Jesus and the Grey Whales

I’ve been baptized with whale snot. You don’t imagine that’s the sort of thing you’d feel jealous over, but when others in the front of the boat had a whale spout on them and I didn’t, I felt the sting of cetacean exclusion. I needn’t have worried. The spouts came with amply-distributed inclusivity later on.

We spent a bit of February in Baja California Sur—a place where I was assured I could see a personal holy grail—blue whales. As a child, I devoured a book my brother gave me about endangered animals. I had those pages memorized, along with all the stats on all the animals. Blue whales, the largest animal ever created, were on the list.

After the blue whales, we flew to a remote camp at San Ignacio Lagoon to visit with another species—grey whales. This experience proved far different.

Not long ago, whale hunters dubbed grey whales “devil fish.” Whaling boats found them highly unwilling victims of the harpoon. The whales would put up a mammoth fight, intentionally swimming under and overturning boats. They proved so dangerous they were among the last to be hunted, but they were finally driven near extinction, like most other whales. Their survival reaction to danger made them a feared species n the shallow coasts where they traveled.

So these San Ignacio whales we visited are a bit of a miracle. Not only are they not dangerous, they’re considered the most friendly whales on earth. They swim to tourist boats, bringing their babies in tow, seemingly begging for a scratch and back rub. The huge mammals appear as curious about humans as the humans are about them. They rise our of the water alongside the boat, and we were privileged to interact with God’s creatures in a way I imagine God always intended. The bruises on my knees as I scrambled to kneel first on one side of the boat then the other, rocking and reaching out to touch their rubbery skin, testify to the wonder.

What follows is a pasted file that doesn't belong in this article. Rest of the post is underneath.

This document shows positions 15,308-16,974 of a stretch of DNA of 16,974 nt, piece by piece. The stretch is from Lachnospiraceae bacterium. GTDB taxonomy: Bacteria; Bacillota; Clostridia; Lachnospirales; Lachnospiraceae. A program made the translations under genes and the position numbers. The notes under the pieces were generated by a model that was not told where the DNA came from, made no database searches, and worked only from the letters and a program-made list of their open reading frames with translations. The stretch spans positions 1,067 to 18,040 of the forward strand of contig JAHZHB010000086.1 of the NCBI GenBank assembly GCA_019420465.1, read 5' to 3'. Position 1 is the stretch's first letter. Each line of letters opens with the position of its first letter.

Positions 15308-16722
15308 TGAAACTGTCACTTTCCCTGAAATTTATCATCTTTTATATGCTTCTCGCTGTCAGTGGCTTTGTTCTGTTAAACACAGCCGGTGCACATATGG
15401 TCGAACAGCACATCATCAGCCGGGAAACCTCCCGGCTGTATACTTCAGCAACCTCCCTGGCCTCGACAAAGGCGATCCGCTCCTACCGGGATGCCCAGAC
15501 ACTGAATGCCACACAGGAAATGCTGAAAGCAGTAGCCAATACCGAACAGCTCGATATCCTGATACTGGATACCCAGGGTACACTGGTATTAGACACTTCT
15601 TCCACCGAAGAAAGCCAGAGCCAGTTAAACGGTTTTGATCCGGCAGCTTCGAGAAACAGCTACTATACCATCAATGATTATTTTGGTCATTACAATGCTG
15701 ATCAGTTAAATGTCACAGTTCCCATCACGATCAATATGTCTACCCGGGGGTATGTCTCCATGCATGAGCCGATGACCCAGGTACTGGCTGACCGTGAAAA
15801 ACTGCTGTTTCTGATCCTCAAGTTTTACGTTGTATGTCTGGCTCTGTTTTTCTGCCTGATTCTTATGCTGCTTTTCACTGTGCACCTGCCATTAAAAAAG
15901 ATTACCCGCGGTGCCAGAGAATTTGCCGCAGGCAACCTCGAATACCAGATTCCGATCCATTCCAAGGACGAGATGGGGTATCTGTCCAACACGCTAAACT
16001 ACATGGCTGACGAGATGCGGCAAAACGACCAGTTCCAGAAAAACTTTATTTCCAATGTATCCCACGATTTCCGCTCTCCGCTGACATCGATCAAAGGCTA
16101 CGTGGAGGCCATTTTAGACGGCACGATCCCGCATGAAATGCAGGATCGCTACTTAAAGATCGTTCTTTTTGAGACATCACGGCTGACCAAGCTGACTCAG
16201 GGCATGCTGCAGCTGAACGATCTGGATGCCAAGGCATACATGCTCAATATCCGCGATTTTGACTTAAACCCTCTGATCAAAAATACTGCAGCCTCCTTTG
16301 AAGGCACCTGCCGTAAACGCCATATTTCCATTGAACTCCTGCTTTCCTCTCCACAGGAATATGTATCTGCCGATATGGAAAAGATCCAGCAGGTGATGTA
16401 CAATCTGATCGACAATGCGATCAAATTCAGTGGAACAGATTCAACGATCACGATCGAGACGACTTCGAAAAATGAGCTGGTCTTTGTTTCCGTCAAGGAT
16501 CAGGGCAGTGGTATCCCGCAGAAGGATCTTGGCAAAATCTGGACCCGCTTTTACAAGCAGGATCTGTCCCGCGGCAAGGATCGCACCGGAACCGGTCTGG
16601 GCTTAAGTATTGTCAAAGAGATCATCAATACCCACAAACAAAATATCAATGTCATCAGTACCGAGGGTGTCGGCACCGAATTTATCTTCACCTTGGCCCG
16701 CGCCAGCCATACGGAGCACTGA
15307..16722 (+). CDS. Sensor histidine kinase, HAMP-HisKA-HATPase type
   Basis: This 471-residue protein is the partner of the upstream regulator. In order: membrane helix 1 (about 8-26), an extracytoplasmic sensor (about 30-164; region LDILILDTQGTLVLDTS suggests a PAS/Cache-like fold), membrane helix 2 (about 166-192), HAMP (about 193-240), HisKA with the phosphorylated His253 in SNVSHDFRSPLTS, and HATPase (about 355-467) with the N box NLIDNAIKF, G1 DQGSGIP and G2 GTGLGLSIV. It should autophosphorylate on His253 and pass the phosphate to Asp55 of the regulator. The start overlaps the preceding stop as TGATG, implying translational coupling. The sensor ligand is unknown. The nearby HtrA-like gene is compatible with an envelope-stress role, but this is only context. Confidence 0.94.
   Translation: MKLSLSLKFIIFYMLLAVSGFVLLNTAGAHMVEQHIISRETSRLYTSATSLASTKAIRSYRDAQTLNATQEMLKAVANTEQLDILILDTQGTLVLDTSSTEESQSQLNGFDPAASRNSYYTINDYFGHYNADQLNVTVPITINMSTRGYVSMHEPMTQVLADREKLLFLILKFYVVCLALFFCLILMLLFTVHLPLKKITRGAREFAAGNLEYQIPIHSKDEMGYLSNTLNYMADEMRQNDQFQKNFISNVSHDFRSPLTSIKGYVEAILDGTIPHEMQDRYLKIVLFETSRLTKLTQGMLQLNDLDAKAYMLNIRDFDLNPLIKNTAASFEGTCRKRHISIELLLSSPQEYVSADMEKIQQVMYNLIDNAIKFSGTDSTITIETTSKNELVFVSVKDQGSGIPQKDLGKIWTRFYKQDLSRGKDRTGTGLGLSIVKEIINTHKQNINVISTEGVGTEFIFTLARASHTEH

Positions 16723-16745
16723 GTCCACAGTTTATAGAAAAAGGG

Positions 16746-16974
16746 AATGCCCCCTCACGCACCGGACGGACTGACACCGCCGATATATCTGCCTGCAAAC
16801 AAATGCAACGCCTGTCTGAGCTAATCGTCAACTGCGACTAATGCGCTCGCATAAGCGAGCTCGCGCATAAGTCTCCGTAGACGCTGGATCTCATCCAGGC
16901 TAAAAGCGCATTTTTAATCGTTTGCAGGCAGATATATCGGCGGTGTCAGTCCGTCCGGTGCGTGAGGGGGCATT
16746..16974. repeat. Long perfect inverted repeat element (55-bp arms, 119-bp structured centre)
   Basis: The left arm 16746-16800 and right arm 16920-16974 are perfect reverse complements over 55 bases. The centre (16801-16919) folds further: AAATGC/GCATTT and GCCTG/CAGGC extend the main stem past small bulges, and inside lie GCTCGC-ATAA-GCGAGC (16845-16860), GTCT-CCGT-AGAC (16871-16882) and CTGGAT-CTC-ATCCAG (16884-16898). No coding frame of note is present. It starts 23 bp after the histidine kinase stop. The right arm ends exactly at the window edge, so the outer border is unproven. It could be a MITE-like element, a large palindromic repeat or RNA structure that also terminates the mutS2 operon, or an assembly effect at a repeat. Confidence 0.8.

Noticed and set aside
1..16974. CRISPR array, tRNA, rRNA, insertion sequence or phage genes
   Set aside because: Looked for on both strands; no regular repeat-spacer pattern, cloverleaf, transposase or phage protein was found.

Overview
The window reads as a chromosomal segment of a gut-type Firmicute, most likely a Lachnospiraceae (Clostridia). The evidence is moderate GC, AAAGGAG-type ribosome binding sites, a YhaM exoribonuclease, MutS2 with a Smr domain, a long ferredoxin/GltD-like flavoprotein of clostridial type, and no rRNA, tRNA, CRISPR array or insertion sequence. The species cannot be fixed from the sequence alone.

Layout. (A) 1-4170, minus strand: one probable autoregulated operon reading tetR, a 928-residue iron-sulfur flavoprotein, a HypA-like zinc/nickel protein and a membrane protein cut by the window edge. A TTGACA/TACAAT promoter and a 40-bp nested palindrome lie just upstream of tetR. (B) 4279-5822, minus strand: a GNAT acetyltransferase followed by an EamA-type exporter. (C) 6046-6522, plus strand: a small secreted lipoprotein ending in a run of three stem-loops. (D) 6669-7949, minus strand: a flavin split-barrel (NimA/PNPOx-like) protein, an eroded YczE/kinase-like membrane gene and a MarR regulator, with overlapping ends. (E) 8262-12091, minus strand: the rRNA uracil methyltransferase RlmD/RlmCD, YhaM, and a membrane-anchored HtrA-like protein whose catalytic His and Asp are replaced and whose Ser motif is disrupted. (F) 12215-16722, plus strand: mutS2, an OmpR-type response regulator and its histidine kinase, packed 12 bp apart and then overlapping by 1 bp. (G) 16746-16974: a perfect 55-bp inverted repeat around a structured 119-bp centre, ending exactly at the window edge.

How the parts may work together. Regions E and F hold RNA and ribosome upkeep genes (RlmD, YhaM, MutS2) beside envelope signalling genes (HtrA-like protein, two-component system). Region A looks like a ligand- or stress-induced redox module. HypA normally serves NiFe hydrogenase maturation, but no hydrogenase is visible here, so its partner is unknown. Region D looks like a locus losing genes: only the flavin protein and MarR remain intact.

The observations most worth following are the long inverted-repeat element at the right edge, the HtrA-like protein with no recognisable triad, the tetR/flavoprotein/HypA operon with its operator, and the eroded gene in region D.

Yes, my husband is petting whales

And believe it or not, it reminds me of church. Most things can, when you’re a pastor. Occupational hazard. San Ignacio is the only place in the world you can touch grey whales. It’s safe there, and the whales know it. They come to the boats only there because they know they’re protected. How do they know? I have no idea. Neither do conservationists. They say we just don’t know why the San Ignacio whales are friendly, but I think it’s this. They know this is a place they don’t need to fear human nearness.

It’s also a place where they have agency to choose their level of interaction. Boat drivers at the preserve don’t chase them. They motor safely and slowly toward a group or individual, letting them know they’re there for an interaction, then they sit and wait for a whale to come to them.  

And I am petting a whale

Is your church a lagoon? Is it a place where those who have felt the harpoon of abuse pierce their skin can come for safe human touch? Can those who have been hunted by gaslighting and harmful counsel in church find a place of healing there? Can women and BIPOC come and be respected for their strength rather than called shrill, angry, and dangerous? What if my church came to be known as the one place hurt people don’t have to fear being close? What if, no matter what happened out in the wide world where they had to survive in other seasons, our small lagoon proved a shelter where fear dissipated into curiosity, play, and mutual delight?

I desperately want there to be places where hurt people can swim and trust they will never feel a harpoon in their back. Where they know the people there with them in that place want their best and want to see their joy. Where they can choose their level of freedom, intimacy, and privacy, with no one determining for them where they go and with whom they stay. 

Grey whales didn’t act like devil fish out of their nature—they behaved like devil fish in response to the way they were treated. In a place where they’re granted both agency and safety, they’re miraculous.  

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